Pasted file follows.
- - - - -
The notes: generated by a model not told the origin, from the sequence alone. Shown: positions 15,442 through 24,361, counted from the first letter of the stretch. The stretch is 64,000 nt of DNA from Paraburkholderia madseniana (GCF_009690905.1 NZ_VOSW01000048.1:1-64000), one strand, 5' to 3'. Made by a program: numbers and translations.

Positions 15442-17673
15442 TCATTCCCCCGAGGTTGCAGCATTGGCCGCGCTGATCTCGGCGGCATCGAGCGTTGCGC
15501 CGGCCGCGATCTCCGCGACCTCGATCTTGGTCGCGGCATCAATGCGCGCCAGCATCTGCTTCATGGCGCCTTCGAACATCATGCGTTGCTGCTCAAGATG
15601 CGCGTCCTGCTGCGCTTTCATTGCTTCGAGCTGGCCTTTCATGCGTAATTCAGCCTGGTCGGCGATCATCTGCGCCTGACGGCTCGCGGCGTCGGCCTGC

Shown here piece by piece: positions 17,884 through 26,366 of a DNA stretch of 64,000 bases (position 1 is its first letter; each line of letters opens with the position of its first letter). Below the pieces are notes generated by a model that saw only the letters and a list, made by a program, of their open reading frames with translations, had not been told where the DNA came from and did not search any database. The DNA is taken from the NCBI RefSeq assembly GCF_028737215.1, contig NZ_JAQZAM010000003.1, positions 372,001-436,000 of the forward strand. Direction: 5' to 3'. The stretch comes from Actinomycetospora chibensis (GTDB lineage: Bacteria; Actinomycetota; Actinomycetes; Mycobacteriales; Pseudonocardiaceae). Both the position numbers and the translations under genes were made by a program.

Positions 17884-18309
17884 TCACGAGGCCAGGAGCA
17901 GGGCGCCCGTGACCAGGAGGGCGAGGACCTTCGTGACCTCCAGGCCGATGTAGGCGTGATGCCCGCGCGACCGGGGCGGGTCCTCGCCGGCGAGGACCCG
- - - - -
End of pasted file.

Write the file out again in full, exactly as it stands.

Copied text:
The notes: generated by a model not told the origin, from the sequence alone. Shown: positions 15,442 through 24,361, counted from the first letter of the stretch. The stretch is 64,000 nt of DNA from Paraburkholderia madseniana (GCF_009690905.1 NZ_VOSW01000048.1:1-64000), one strand, 5' to 3'. Made by a program: numbers and translations.

Positions 15442-17673
15442 TCATTCCCCCGAGGTTGCAGCATTGGCCGCGCTGATCTCGGCGGCATCGAGCGTTGCGC
15501 CGGCCGCGATCTCCGCGACCTCGATCTTGGTCGCGGCATCAATGCGCGCCAGCATCTGCTTCATGGCGCCTTCGAACATCATGCGTTGCTGCTCAAGATG
15601 CGCGTCCTGCTGCGCTTTCATTGCTTCGAGCTGGCCTTTCATGCGTAATTCAGCCTGGTCGGCGATCATCTGCGCCTGACGGCTCGCGGCGTCGGCCTGC

Shown here piece by piece: positions 17,884 through 26,366 of a DNA stretch of 64,000 bases (position 1 is its first letter; each line of letters opens with the position of its first letter). Below the pieces are notes generated by a model that saw only the letters and a list, made by a program, of their open reading frames with translations, had not been told where the DNA came from and did not search any database. The DNA is taken from the NCBI RefSeq assembly GCF_028737215.1, contig NZ_JAQZAM010000003.1, positions 372,001-436,000 of the forward strand. Direction: 5' to 3'. The stretch comes from Actinomycetospora chibensis (GTDB lineage: Bacteria; Actinomycetota; Actinomycetes; Mycobacteriales; Pseudonocardiaceae). Both the position numbers and the translations under genes were made by a program.

Positions 17884-18309
17884 TCACGAGGCCAGGAGCA
17901 GGGCGCCCGTGACCAGGAGGGCGAGGACCTTCGTGACCTCCAGGCCGATGTAGGCGTGATGCCCGCGCGACCGGGGCGGGTCCTCGCCGGCGAGGACCCG